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History often provides a single quote that encapsulates why a presidential candidate lost an election. John Kerry’s flipping and flopping 2004 campaign will always be remembered by “I actually did vote for the $87 billion before I voted against it.” Michael Dukakis was buried by the clinical answer he gave to a question about his wife’s hypothetical murderer.

If Hillary Clinton loses this November, what epitaph will be chiseled on her political tombstone? This week, many would point to her remark that “you could put half of Trump’s supporters into what I call the basket of deplorables. …The racist, sexist, homophobic, xenophobic, Islamophobic – you name it.” Even if the Trump campaign has made common cause with some bigots, this was an idiotic and baseless sneer that denigrated tens of millions of people.


But I would nominate another statement for inscription over the Clintonian mausoleum, one uttered not by Hillary, but by Bill. Speaking in Pennsylvania last week, Bubba warned, “The coal people don’t like any of us anymore,” meaning Democrats. He continued: “They all voted for me! I won twice and they did well. And they blame the president when the sun doesn’t come up in the morning now.”

How does that comment come across? As confirmation of everything middle American voters have long suspected about Washington gentry like the Clintons. As the corrugated condescension of a pointy-headed liberal who’s never had to dirty his fingernails in his adult life. As validation that metropolitan elites really do harbor disdain for those who have the audacity to live out past the burbs. As another Democrat for whom blue-collar workers are prized only for their votes.

RELATED: If Hillary Clinton is searching for a basket of deplorables, she should check a mirror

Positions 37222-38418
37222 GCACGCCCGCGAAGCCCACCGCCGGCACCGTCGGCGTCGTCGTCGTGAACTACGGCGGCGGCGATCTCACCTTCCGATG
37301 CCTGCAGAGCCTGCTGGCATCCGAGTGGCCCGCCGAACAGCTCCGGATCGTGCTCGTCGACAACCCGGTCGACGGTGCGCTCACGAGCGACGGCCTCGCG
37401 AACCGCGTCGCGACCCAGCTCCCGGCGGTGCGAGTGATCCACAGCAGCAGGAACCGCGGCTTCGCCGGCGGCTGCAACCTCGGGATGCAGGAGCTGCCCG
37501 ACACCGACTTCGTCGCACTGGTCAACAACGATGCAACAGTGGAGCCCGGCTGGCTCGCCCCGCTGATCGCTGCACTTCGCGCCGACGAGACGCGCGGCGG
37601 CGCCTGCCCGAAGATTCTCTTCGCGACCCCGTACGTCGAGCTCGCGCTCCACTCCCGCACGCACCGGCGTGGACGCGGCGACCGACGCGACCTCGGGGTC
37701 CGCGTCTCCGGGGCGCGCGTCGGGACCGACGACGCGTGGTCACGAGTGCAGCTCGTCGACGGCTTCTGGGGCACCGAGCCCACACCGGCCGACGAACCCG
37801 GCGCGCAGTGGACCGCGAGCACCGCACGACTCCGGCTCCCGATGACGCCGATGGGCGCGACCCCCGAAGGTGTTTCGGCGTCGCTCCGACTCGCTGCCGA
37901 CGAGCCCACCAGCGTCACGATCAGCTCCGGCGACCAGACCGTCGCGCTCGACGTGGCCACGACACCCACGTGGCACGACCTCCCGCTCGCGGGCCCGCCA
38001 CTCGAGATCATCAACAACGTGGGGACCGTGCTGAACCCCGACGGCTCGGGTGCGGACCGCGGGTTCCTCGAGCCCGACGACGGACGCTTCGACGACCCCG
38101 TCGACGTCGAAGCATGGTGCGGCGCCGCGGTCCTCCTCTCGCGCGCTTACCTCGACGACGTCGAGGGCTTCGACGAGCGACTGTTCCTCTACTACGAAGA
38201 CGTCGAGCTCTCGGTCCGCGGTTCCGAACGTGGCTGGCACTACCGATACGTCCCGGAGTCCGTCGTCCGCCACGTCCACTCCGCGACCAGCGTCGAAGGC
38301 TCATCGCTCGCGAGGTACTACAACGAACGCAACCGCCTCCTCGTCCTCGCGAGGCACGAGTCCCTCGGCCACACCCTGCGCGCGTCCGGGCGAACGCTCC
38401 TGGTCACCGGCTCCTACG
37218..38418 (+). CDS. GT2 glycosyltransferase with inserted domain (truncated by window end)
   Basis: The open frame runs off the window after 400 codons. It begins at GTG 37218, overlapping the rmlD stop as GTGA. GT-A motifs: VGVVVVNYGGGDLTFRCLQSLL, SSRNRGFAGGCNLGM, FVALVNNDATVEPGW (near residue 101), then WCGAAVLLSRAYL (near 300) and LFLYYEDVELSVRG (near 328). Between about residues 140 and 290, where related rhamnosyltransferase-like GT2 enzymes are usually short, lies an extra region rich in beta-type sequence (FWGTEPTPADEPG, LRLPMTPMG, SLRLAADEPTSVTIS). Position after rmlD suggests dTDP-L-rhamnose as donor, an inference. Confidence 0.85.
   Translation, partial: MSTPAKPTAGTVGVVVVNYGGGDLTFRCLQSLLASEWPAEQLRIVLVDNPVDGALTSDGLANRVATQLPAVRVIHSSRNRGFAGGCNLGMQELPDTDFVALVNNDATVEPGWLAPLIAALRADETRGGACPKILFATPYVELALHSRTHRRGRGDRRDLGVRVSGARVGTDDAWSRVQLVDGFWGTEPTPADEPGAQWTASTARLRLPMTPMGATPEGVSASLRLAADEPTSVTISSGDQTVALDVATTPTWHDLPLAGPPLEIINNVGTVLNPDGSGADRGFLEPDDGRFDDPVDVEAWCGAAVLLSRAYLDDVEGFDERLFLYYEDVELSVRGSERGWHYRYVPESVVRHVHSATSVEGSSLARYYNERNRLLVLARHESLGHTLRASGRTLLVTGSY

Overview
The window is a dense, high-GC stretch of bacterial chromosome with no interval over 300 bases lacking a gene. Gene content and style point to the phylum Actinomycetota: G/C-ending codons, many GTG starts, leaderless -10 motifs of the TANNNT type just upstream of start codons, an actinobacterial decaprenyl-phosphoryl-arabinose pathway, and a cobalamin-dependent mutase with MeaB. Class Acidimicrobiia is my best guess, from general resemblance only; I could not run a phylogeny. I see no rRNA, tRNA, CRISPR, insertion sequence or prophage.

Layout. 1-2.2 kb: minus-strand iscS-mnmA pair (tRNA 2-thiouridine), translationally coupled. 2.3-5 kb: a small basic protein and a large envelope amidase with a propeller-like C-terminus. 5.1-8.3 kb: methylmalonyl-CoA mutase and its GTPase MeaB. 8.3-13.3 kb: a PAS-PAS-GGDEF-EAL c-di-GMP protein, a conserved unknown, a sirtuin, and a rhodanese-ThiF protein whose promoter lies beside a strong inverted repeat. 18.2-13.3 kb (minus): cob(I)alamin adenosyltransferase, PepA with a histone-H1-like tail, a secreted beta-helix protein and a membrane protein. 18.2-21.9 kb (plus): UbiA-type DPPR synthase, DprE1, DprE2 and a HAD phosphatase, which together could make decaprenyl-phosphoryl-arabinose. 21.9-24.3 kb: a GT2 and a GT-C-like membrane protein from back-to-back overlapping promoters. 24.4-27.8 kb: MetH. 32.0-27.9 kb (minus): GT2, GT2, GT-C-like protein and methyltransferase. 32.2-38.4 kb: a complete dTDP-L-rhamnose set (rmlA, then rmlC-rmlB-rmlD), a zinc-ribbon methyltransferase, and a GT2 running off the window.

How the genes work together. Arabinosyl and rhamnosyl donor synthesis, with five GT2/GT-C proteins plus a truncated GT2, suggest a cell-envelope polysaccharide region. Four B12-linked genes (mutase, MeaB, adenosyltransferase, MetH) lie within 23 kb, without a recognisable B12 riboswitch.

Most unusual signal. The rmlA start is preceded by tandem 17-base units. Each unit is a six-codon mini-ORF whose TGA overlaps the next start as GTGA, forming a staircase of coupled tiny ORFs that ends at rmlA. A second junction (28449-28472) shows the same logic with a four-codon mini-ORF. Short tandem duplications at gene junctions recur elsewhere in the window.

Perhaps some coal miners do blame the president “when the sun doesn’t come up in the morning”—Bill’s half baked Arkansan aphorisms don’t even make sense: astronomers confirm that sunlight is still abundant in Appalachia—but that’s because their lives really have been diminished by his policies.

Under Obama’s stewardship, 83,000 coal jobs have been lost and 400 coal mines have been closed, according to the Daily Caller. Consumption of coal-generated electricity is down 29 percent since 2007, per the Energy Information Administration. The Department of the Interior announced in January a moratorium on all new federal leases for coal mining. The EPA mummifies communities in regulations. Unemployment in Appalachia is rampant, as is opioid abuse and suicide.

Some commentators from hardscrabble origins have recently argued that the current crisis of the white working class is self-inflicted. That’s partially true, but the problems affecting blue-collar towns, like skyrocketing suicide rates and opioid abuse—you might even call them a “basket of deplorables”—are far more easily spread if people aren’t working. The expansion of fracking, the 2008 recession, and, above all, President Obama’s war on coal have blighted West Virginia and sent Trump’s stentorian voice echoing through the mountains.

RELATED: A Clinton aide did not have security clearance but still had access to classified information

This economic crisis dovetails into a larger cultural grievance. Escape the Washington, D.C. gridlock and drive an hour or two southwest into Virginia, and you’ll find yourself in a different world, devoid of iPhone-waving fast talkers, where people even smoke cigarettes on occasion. This divide has been exaggerated by some conservative populists, who demagogically thunder on about the “real America.” But the gap is there, it exists, and it’s been noticed by those on its other side.

This is the key issue of this election: many working-class whites feel alienated from civic life, governed by those who misunderstand them, and through policies that crush their livelihoods. Now a Republican presidential candidate has verbalized their grievances. They might not love Donald Trump or share his values, but they do see him as a pyrotechnic jolt for a condescending political class. Call them “coal people” or “the deplorables,” but they’re voters who can impact our country’s future.

“What’s the matter with Kansas?” the progressive writer Thomas Frank wondered in a 2004 book, meaning: “Why does flyover country keep rejecting our genius liberal policies?” The answer is that those policies are helping to wreck its livelihood and Democrats don’t even realize it. So the Clintons sputter and sneer. Liberal snobbery is an ugly thing.

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